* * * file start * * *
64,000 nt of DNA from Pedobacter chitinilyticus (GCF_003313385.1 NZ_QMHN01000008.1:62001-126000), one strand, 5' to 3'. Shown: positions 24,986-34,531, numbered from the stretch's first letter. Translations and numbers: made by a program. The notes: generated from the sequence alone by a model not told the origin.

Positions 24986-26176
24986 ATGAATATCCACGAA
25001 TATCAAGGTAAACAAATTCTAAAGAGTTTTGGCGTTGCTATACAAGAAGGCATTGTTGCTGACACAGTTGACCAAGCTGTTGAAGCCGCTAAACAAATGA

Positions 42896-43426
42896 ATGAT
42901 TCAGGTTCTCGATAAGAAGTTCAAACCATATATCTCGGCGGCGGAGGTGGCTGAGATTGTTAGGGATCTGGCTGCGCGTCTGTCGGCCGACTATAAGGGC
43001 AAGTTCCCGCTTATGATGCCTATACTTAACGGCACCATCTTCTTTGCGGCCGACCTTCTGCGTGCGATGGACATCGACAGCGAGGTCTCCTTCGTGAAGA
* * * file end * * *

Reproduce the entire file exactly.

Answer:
64,000 nt of DNA from Pedobacter chitinilyticus (GCF_003313385.1 NZ_QMHN01000008.1:62001-126000), one strand, 5' to 3'. Shown: positions 24,986-34,531, numbered from the stretch's first letter. Translations and numbers: made by a program. The notes: generated from the sequence alone by a model not told the origin.

Positions 24986-26176
24986 ATGAATATCCACGAA
25001 TATCAAGGTAAACAAATTCTAAAGAGTTTTGGCGTTGCTATACAAGAAGGCATTGTTGCTGACACAGTTGACCAAGCTGTTGAAGCCGCTAAACAAATGA

Positions 42896-43426
42896 ATGAT
42901 TCAGGTTCTCGATAAGAAGTTCAAACCATATATCTCGGCGGCGGAGGTGGCTGAGATTGTTAGGGATCTGGCTGCGCGTCTGTCGGCCGACTATAAGGGC
43001 AAGTTCCCGCTTATGATGCCTATACTTAACGGCACCATCTTCTTTGCGGCCGACCTTCTGCGTGCGATGGACATCGACAGCGAGGTCTCCTTCGTGAAGA